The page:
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Alliance for European Flax-Linen & Hemp: Promoting Premium, Sustainable & Traceable Fibres

SOURCE talks to Julie Pariset, Innovation & CSR Director for the Alliance for European Flax-Linen & Hemp about the adoption of flax fibre composites in manufacturing performance boards and skis.

Tell us about the Alliance for European Flax-Linen & Hemp?
The Alliance for European Flax-Linen & Hemp is the new name launched in 2022 for the organization previously known as CELC (European Confederation for Flax and Hemp). The Alliance highlights a European industry which brings together the entire flax and hemp value chain around a common goal: to make European Flax-Linen and Hemp the preferred, sustainable, premium fibres for fashion, technical textiles, and natural fibre composites. We support our members and their customers with the best scientific and economic decision-making tools to enable this growth. Our leading brand – European Flax® – represents the premium flax fibres grown in Western Europe and is both a certificate of origin and a guarantee of traceability and quality. These fibres are well established in composites and match the industry’s requirements in terms of performance and technical expertise.

Flax can be a highly technical fibre as well as green?
Absolutely. Bio-sourced or recycled materials must ensure they enhance the overall performance of the end product, and this is where flax is so strong. Low in weight with a high specific stiffness, flax fibres are able to resist impact and deliver exceptional vibration damping in natural fibre composites. It’s this blend of properties – as a pure flax laminate or in combination with more traditional glass, carbon or basalt – that engineers can use to optimize performance, soften the ride and improve comfort for the skier or rider. This is exactly how the Alliance helps users.

Earlier this year, we published “Vibration Damping in Flax & Hemp Fibre Composites”, a new report that highlights how the damping properties of flax and hemp fibre composites can be positioned alongside a range of materials and how influential factors such as the matrix selected, porosity content and moisture absorption can impact the damping performance.

Rome Ecotechnilin for Alliance

Rome x EcoTechnilin

The benefits are clear – which brands are using flax?
We have seen a fantastic range of smaller manufacturers and much larger mainstream brands adopt flax fibre reinforced composites. Some recent examples we have seen include products by Rome, Kang, and Salomon, showing just how creative the industry has been in applying flax.
Rome Snowboards used flax fibres from our member, EcoTechnilin, commenting that it was the performance characteristics as well as the eco credentials that led them to include them. Rome now also includes flax textile reinforcements into the impact plates and side walls of a number of their boards noting that the low-density fibres improve durability, rigidity and stability without impacting the “feel” of the board.

Swedish pole brand Kang is focused on environmentally smart materials that offer performance combined with long term sustainability. The latest version of their Telescopic Freeride poles uses Bcomp natural flax offering users another bio-based option to sit alongside their bamboo and recycled aluminium poles.

Big names are also showcasing flax constructions in their latest winter sports range with Salomon adding a hybrid flax/carbon layer to the laminate of its QST Lumen 98 women’s’ freeride ski. This reinforcement was developed using Terre de Lin’s TDL Technique flax products and combines the strength and stability of the lightweight carbon plies with the superior cushioning properties of flax, for a powerful, balanced ride. Alliance Flax Linen and Hemp material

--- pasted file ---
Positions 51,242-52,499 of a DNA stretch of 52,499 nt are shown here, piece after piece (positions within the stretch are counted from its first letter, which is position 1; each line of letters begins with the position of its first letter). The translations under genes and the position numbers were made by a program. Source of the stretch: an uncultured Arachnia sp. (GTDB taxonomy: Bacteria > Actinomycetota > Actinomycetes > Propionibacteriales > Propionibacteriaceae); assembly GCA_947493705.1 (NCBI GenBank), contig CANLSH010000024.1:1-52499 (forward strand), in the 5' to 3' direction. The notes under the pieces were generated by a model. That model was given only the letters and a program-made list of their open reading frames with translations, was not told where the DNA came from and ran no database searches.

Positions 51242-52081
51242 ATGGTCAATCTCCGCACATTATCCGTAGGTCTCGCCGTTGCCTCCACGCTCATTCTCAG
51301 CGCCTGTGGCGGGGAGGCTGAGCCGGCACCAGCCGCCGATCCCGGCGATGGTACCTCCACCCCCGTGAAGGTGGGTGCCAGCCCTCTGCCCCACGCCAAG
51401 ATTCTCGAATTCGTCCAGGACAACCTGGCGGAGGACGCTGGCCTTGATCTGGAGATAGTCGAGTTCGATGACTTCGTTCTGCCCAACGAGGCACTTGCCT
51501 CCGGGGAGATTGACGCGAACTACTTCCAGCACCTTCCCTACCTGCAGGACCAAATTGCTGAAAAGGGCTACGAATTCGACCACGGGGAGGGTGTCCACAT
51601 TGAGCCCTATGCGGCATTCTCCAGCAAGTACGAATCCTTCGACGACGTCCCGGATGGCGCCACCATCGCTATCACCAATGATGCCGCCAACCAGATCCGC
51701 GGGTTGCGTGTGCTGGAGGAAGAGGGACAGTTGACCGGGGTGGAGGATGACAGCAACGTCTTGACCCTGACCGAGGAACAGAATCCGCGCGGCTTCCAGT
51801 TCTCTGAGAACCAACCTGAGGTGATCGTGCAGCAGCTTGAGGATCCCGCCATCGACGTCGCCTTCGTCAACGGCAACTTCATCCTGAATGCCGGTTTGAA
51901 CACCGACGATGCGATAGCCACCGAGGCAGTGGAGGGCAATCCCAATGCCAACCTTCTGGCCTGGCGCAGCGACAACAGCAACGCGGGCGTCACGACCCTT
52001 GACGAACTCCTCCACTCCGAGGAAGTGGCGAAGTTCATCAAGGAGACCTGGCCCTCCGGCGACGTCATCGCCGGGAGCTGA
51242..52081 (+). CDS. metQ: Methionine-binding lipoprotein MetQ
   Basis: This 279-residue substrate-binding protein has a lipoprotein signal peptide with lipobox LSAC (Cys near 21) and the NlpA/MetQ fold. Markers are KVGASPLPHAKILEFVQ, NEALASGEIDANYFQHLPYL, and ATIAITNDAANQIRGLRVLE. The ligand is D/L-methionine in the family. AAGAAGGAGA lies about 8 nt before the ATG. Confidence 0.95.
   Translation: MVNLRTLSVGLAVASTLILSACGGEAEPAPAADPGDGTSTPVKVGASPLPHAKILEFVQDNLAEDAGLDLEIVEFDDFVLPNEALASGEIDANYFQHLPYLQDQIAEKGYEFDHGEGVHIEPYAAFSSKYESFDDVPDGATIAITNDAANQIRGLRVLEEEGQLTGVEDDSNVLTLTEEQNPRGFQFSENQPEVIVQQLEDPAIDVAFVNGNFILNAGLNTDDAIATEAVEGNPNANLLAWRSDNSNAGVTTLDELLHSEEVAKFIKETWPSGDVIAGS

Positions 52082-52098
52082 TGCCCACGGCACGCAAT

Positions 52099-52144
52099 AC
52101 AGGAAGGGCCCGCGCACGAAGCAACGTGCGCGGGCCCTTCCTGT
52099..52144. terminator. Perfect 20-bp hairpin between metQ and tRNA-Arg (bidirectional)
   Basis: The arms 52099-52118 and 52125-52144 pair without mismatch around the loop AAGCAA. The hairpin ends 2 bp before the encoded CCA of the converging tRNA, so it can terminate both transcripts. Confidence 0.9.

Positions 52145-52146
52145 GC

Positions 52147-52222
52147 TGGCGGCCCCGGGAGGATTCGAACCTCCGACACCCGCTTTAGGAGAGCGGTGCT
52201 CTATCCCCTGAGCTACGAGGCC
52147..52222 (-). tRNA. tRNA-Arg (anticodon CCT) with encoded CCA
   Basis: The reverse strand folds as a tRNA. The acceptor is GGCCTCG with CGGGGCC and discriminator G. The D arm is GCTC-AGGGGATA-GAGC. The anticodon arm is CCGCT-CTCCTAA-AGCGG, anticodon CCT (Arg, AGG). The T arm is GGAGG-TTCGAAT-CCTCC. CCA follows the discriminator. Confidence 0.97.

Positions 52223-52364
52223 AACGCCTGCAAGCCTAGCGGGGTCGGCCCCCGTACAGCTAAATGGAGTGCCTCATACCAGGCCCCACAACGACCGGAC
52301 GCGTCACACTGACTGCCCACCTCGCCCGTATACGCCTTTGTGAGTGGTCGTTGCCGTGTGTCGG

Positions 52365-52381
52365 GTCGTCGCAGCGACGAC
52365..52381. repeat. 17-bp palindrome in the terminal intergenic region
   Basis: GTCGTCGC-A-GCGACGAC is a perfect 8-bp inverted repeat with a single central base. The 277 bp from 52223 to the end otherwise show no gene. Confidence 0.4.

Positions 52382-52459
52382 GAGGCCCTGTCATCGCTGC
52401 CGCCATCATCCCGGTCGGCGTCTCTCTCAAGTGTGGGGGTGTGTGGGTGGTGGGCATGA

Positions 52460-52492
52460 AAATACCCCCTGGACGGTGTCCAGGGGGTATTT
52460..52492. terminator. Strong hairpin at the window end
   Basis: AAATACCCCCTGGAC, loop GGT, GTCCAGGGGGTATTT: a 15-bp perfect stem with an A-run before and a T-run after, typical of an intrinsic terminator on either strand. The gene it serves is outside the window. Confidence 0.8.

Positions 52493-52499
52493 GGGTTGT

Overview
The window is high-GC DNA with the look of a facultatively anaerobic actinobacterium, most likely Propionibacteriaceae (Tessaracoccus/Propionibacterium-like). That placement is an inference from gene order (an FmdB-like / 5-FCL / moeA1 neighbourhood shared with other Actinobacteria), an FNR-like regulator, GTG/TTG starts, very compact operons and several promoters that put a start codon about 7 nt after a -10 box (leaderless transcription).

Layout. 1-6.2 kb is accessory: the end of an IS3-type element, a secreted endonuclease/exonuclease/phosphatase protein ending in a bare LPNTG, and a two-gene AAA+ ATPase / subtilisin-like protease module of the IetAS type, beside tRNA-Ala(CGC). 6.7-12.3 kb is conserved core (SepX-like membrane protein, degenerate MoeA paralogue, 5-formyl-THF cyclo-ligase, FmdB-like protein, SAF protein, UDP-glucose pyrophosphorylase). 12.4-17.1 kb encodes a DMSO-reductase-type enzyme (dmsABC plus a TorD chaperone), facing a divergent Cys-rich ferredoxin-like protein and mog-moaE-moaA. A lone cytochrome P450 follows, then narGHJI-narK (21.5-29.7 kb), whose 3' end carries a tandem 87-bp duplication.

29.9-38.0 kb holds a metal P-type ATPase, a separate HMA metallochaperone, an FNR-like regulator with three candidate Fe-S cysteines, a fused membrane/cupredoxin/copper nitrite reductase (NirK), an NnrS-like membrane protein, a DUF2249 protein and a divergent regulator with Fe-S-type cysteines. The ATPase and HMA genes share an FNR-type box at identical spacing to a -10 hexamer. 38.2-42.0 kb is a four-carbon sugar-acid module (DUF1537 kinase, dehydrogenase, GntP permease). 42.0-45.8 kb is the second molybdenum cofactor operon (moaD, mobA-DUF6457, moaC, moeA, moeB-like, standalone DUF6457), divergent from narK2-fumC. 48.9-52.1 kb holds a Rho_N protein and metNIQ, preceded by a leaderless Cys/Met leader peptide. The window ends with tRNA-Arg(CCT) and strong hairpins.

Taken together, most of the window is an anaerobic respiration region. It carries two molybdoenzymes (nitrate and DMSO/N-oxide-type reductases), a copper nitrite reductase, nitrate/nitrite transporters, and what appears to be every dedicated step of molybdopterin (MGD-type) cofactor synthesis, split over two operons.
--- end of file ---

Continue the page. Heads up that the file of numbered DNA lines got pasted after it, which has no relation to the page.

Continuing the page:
How does the Alliance support the industry in increasing the adoption of natural flax fibres?
It’s great to see winter sports brands (and all sports generally – water sports, racquets, paddles and protective equipment are also huge opportunities for flax) bringing flax fibre composites to the mainstream market. One of our key roles now is to develop the life cycle analysis (LCA) work started for European Flax® scutched long fibre (we were the first agro-industrial body to use the new European Union recognized Product Environmental Footprint (PEF) method for LCA studies) as we start to look further down the materials supply chain. This downstream data looks at processes including spinning yarns and weaving reinforcements is vital in providing a complete picture to manufacturers and their suppliers looking for a complete environmental update on their raw materials. Finally, the Alliance is also a great place to come for advice. Our website offers LCA and scientific reports freely available as well as our online materials supplier database.

Customers seem to have more flax and hemp fibre composite options to choose from in the marketplace…
Customers want manufacturers to reduce the environmental impact of their products. They simply won’t buy if manufacturers are not able to make a difference, and flax is one way to do that. So, we see manufacturers continuing to add more flax fibres where they make the most sense, either in pure flax thermoplastic or thermoset composites or as hybrids with other fibres, in applications where reduced vibration, improved comfort and an enhanced quality of ride are required. Using flax in this way, manufacturers are delivering enhanced performance and sustainability, propelling an exciting future for eco-friendly innovations on the slopes.




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